Those of us old enough (hi there) will remember when Suzuki’s first-generation Vitara was a fresh and quirky compact 4×4 in the 1990s. Ahead of its time, perhaps. Maybe too much. Because in 1998, the Vitara nameplate disappeared from Aussie showrooms and wouldn’t resurface until 17 years later.
After skipping gens two and three, the fourth-generation ‘LY Series’ rebooted the Vitara nameplate locally in 2015. And it arrived, fashionably late, as a response to popularity of small SUVs that had been gaining momentum for some time.
In new Vitara, Suzuki did as many carmakers had done, essentially re-bodying a hatchback model into a high-riding, style-driven crossover more as an urban lifestyle proposition than, well, the more dedicated 4×4 the Vitara once was (and the Jimny now is).
Tall, narrow and flaunting modern style, the gen-three Vitara is compact enough for the thick of the urban jungle yet roomy enough for younger, less-family oriented buyers it’s aimed at. It’s just large enough to function as a kid-hauling SUV, at a pinch.
The range entered with the front-drive RT-S in five-speed manual ($22k) or six-speed auto ($24k), which offered niceties such as 17-inch alloys, sat-nav, a reversing camera and cruise control for very little dough (similar dough to what they’re priced used now).
Four-wheel drive? You needed to stump for the full-fruit GLX ($33k), with semi-suede trim, semi- LED lighting, parking sensors and panoramic glass roof and the like. Its 4×4 system is on- demand.
The letdown was the engine. Any version you chose, naturally aspirated 1.6L petrol was your power. And at 86kW (with just 156Nm), there wasn’t much of it…initially, at least. Six months in, for 2016, Suzuki lobbed the Vitara S Turbo, fitting a ‘Boosterjet’ forced 1.4L petrol good for more respectable 103kW and 220Nm and backed solely by an auto. But you needed $29k for the front driver and $33k for all-paw drive.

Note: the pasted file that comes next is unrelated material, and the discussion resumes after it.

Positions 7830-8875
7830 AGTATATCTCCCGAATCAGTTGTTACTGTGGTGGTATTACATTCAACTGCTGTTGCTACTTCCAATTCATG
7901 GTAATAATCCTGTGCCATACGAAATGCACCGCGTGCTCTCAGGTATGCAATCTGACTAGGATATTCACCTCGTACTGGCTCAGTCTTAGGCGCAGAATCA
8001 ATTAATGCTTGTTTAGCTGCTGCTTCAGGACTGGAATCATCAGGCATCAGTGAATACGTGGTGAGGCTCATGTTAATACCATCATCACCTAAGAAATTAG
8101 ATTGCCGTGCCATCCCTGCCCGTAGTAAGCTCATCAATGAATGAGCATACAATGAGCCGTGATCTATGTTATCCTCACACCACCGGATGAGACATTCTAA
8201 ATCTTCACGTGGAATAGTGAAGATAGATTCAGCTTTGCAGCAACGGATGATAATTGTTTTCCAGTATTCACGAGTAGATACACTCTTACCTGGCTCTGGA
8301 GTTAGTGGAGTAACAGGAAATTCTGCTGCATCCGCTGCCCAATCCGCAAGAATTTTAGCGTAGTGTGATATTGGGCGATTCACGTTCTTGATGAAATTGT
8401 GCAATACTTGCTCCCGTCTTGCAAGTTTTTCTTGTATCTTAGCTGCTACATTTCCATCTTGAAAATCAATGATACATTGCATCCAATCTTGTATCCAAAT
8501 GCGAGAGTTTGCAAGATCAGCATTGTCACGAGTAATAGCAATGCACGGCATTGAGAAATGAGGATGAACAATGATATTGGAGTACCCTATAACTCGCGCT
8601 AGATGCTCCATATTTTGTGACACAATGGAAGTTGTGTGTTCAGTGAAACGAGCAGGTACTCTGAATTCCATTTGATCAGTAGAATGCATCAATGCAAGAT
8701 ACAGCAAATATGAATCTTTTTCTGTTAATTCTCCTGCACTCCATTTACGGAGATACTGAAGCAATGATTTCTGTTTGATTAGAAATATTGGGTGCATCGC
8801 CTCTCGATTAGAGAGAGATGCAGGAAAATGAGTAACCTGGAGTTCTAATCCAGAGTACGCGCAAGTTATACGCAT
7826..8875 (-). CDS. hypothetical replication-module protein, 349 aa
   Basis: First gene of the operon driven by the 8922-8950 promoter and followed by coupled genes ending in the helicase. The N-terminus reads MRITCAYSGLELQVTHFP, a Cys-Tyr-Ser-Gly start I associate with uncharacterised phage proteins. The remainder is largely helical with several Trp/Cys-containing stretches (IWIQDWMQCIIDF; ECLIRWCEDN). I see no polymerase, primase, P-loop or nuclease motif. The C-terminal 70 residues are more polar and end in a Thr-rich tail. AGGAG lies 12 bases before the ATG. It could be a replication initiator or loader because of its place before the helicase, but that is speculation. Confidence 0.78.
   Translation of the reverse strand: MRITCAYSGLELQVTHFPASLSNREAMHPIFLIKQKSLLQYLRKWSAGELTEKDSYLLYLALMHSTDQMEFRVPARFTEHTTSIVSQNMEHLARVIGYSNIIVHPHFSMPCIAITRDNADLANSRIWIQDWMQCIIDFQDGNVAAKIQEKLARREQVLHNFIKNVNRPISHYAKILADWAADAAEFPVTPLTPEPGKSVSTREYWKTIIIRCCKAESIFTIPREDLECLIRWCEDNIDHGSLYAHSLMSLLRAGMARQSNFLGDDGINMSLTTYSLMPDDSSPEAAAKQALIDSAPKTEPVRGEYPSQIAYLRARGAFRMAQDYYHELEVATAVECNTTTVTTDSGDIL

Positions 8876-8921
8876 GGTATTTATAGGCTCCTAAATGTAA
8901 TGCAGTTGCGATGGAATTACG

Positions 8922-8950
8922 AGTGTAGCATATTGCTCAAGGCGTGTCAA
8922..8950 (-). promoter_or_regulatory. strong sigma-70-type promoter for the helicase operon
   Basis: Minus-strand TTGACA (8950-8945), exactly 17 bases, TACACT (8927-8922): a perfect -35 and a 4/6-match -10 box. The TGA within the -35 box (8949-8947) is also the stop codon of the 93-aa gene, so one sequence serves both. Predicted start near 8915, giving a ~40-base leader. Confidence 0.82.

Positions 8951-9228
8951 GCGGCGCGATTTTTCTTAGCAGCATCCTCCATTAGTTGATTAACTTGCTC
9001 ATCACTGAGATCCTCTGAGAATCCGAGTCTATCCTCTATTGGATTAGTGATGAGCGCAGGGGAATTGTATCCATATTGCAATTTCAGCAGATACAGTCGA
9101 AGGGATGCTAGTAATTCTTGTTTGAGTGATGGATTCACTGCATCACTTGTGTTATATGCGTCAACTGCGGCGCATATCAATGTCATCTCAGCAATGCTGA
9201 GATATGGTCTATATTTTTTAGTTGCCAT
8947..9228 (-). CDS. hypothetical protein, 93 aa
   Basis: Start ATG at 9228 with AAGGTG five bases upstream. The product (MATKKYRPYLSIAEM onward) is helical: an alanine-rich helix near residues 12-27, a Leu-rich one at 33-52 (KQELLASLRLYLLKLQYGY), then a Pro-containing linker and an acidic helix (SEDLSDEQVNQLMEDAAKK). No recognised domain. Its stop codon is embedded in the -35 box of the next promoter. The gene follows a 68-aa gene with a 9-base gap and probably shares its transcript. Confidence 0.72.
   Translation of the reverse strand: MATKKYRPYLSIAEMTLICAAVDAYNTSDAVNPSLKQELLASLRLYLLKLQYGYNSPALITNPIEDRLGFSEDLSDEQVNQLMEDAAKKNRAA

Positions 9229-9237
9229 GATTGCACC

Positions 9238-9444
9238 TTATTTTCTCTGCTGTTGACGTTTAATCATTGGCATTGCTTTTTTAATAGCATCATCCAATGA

A 1.6L turbodiesel with dual-clutch auto, good for 88kW and 320Nm, was now available in RT-X trim as a flagship, lifting the outlay to $36k. Meanwhile, the wheezy N/A engine remained in the cheap variants.
The Series II ‘wide-grille’ facelift lobbed in late 2018 (for MY19), minting the styling that remains on sale today. It ditched the diesel, leaving the big-selling 1.6 entry version, a mid-grade Turbo (FWD) and top-spec Turbo Allgrip (AWD), with pricing more or less carried over.
The revised version wasn’t much more upmarket or offered any more room – bootspace is 375 litres – and underbonnet outputs remained unchanged for its two petrol engines. New for breed, though, was Apple CarPlay and Android Auto mirroring.
The N/A gear is pretty slim on safety, offering seven airbags, ESP and traction control. You have to step up to the turbocharged stuff for comprehensive safety like autonomous emergency braking, lane-departure warning, blind-spot monitoring and adaptive cruise control. The higher grades also fit Alcantara and fake leather seat trim in Series II guise.
The fourth-gen Vitara survives to this day in the same three-variant line-up, priced between $27k for the entry 1.6 and $38k for the top dog Turbo Allgrip.